Is the UNDERSTATEMENT of the decade! But oddly enough appears to perhaps be generally true of the general popular expanse on critical knowledge, concern and watchdog agency across the board on an all too concentrated TBTF Washington Consensus!

  3. Bruce E. Woych

    http://www.chomsky.info/articles/199107–.htm

    A quote from Force and Opinion
    Noam Chomsky
    Z Magazine, July-August, 1991 (from an essay unrelated to Finance per se; yet the words are strikingly appropo):
    “The recent events of Eastern and Central Europe are a sharp departure from the historical norm. Throughout modern history, popular forces motivated by radical democratic ideals have sought to combat autocratic rule. Sometimes they have been able to expand the realms of freedom and justice before being brought to heel. Often they are simply crushed. But it is hard to think of another case when established power simply withdrew in the face of a popular challenge. No less remarkable is the behavior of the reigning superpower, which not only did not bar these developments by force as in the past, but even encouraged them, alongside of significant internal changes.”
    ==================================
    The First Bank of the United States:
    On the political opposition to creating the first central bank (1791) on the British Institutional model:

    http://en.wikipedia.org/wiki/First_Bank_of_the_United_States

    “Officially proposed to the first session of the First Congress in 1790, Hamilton’s Bank faced widespread resistance from opponents of increased federal power. Secretary of State Thomas Jefferson and James Madison led the opposition, which claimed that the bank was unconstitutional, and that it benefited merchants and investors at the expense of the majority of the population.”
    [and]
    “Like most of the Southern members of Congress, neither Secretary of State Thomas Jefferson nor Representative James Madison had any particular interest in two of Hamilton’s tripartite recommendations: the establishing of an official government Mint, and the chartering of the Bank of the United States. They believed this centralization of power away from local banks was dangerous to a sound monetary system and was mostly to the benefit of business interests in the commercial north, not southern agricultural interests, arguing that the right to own property would be infringed by these proposals. Furthermore, they contended that the creation of such a bank violated the Constitution, which specifically stated that congress was to regulate weights and measures and issue coined money (rather than mint and bills of credit).”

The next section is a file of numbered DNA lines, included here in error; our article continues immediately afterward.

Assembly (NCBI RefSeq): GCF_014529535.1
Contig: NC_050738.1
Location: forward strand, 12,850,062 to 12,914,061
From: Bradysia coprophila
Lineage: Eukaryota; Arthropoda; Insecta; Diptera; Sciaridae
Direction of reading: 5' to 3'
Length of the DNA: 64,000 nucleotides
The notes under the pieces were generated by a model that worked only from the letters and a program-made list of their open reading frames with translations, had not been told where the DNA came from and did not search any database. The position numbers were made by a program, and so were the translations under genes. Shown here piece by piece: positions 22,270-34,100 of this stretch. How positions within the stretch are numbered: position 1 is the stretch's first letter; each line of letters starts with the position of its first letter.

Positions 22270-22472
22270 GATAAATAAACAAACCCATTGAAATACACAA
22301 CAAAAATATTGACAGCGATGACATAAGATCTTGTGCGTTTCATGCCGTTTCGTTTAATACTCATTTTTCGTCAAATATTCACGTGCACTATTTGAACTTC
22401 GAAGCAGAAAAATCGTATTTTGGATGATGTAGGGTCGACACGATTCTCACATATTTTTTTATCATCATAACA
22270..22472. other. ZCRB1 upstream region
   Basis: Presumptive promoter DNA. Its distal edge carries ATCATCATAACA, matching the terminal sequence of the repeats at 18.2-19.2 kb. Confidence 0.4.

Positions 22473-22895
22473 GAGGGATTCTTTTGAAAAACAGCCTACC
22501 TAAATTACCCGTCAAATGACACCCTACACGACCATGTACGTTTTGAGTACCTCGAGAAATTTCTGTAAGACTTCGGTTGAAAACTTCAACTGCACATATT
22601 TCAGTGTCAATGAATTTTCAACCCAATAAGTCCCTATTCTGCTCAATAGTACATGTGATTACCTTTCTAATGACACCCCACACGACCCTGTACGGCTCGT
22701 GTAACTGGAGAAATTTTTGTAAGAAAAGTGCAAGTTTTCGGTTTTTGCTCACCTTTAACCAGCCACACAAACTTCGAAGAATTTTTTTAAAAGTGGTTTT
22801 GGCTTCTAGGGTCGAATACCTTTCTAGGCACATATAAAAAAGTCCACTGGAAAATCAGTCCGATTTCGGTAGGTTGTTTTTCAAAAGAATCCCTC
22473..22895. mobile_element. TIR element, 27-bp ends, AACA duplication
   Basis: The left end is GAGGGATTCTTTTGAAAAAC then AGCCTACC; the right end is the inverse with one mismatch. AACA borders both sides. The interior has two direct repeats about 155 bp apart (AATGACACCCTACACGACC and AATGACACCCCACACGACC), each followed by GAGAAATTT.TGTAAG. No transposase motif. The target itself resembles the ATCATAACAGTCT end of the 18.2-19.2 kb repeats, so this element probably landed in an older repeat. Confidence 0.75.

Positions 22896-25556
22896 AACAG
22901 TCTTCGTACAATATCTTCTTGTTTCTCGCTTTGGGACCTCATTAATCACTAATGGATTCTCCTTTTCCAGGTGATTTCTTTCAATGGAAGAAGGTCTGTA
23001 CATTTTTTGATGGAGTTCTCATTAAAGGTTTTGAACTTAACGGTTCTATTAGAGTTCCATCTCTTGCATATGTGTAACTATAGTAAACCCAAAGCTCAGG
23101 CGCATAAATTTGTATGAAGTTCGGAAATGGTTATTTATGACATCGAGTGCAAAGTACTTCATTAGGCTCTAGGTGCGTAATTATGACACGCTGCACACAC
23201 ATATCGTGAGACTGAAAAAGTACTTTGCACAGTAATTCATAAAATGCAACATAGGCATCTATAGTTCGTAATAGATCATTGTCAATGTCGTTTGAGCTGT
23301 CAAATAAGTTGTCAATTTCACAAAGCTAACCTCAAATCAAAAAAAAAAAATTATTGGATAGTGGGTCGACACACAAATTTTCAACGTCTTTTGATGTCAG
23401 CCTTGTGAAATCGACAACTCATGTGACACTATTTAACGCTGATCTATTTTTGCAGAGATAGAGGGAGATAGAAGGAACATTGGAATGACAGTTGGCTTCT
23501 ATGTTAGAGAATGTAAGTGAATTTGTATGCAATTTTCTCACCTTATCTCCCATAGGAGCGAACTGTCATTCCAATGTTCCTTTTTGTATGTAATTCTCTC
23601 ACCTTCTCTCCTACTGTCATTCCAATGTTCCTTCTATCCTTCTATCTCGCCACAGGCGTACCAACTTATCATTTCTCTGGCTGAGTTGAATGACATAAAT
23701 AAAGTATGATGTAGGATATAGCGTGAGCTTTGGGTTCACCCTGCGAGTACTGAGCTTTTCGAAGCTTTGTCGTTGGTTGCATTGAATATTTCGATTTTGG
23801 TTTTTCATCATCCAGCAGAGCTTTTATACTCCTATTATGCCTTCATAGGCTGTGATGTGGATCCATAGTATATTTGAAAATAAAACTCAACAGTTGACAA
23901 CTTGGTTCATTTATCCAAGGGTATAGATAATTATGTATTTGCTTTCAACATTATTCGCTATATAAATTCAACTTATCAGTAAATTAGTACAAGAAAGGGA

================================
    The Second Bank of the United States

    http://lehrmaninstitute.org/history/Andrew-Jackson-1837.asp

    “Jackson came into presidency in 1829 determined to eliminate the national debt, the management of which was one of the purposes of the national bank. “Jackson had two purposes in ridding the country of debt,” wrote John Steele Gordon. “The first, of course, was that he thought debt was bad in and of itself. He called it a `national curse’ in his first run for the presidency in 1824. But he thought that the institutions and the people who benefited from it were a national curse as well. `My vow,’ he pledged, `shall be to pay the national debt, to prevent a monied aristocracy from growing up around our administration that must bend to its views, and ultimately destroy the liberty of our country.” “

  4. Sadly there are no Thomas Jefferson’s or Andrew Jackson’s in Amerika today. All our socalled politicians are spaniels to one or another predatorclass oligarch doing predatorclass bidding while in office only to rotate into lucrative consulting or board or lobbying position when they leave office. None of our socalled politicians hold any concern or desire to advance the best interests of the people. Our socalled politicians (with maybe a few exceptions) are in bed with and beholden to the predatorclass exclusively! So while all these erudite papers proposing solutions to our current panjandrum and kleptocratic financial system are interesting and viable options for righting the horrible wrongs of the TBTF oligarchs – and inspire vibrant discussion – in practical reality – NOTHING is going to change. The government is broken. The financial system is perverted and (without the largess of central banks printing money out of the myst and funneling it into the offshore accounts of the den of vipers and thieves in the finance oligarchs and heaping the debt on people) – the financial system is also broken.